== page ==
Treating fine lines and wrinkles with prescription and non-prescription creams can help to reduce the appearance of fine lines and wrinkles, crow’s feet, dark spots on the skin, as well as improve the overall beauty and health of the skin. While prescription topical creams that reduce fine lines and wrinkles may be more expensive and have more side effects than non-prescription topical wrinkle creams, they are more effective.

Using Prescription Topical Cream for Fine Lines and Wrinkles

Several prescriptions are available to help reduce the appearance of fine lines and wrinkles. Renova, for example, was approved by the FDA in 2000 for the treatment of fine lines, wrinkles and crow’s feet. Renova is one of the more popular brand names, but other names include Altinac, Actralin, Tretin-X, Retin A Micro Gel and Retin-A. The generic name for this formulation of Tretinoin Cream and derivatives of Vitamin A is called Tretinoin Topical. 

The makers of prescription fine line and wrinkle reducing cream suggest that nightly application of the prescribed strength will begin to show results within 6 to 8 weeks, and visible results within 6 months of using the topical cream.

How Prescription Cream for Fine Lines and Wrinkles Works

The prescription creams for fine lines and wrinkles work because they are able to penetrate deep into the skin at a cellular level; the prescription wrinkle creams increase the level of pro-collage I. Beauty is pain and the common side effects are redness, itching and drying or flaking of the skin before seeing the visible improvements of the skin. It is stated that these symptoms begin to fade once you have been on the topical prescription for fine lines and wrinkles for awhile.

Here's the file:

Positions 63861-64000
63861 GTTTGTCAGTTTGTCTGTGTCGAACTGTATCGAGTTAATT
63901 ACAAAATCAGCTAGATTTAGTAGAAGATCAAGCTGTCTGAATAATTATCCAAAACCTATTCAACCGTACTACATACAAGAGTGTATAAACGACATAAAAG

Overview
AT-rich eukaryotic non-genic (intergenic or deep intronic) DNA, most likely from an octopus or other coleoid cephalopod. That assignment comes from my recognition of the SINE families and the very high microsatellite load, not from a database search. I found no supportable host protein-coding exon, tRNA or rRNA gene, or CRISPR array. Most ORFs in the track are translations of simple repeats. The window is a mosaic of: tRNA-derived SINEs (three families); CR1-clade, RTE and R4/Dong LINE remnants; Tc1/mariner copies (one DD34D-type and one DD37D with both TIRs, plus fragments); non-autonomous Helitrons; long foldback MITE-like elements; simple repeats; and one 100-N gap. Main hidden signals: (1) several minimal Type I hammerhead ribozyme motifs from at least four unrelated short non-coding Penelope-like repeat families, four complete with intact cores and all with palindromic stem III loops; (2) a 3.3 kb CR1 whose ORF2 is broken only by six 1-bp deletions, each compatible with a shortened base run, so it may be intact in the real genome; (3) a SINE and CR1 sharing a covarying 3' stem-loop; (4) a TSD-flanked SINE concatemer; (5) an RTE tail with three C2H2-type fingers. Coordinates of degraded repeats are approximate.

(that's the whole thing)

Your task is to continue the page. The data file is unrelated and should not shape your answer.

Contraindications for Prescription Cream

Not everyone can use Renova or other creams that reduce fine lines and wrinkles. Pregnant women especially are denied the prescription as are those who are breast feeding. Those who take diuretics, certain antibiotics, Thorazine, Compazine and Phenergan must stop taking the prescription cream. This is not an all-inclusive list; consult your doctor, dermatologist, or pharmacist before beginning any new medication.

Using Non-Prescription Topical Cream to Reduce Fine Lines and Wrinkles

Although non-prescription topical cream to reduce fine lines and wrinkles is not as effective as the prescription types, it is safer and much cheaper. You have a wide variety of non-prescription creams that will, over time, reduce the look of fine lines and wrinkles on your face.

These over-the-counter creams to reduce fine lines and wrinkles also have far fewer side effects than prescription types of creams. You do not have to go to the doctor or dermatologist to use them, and only a select few non-prescription creams will suggest you stop using the cream when taking other medications.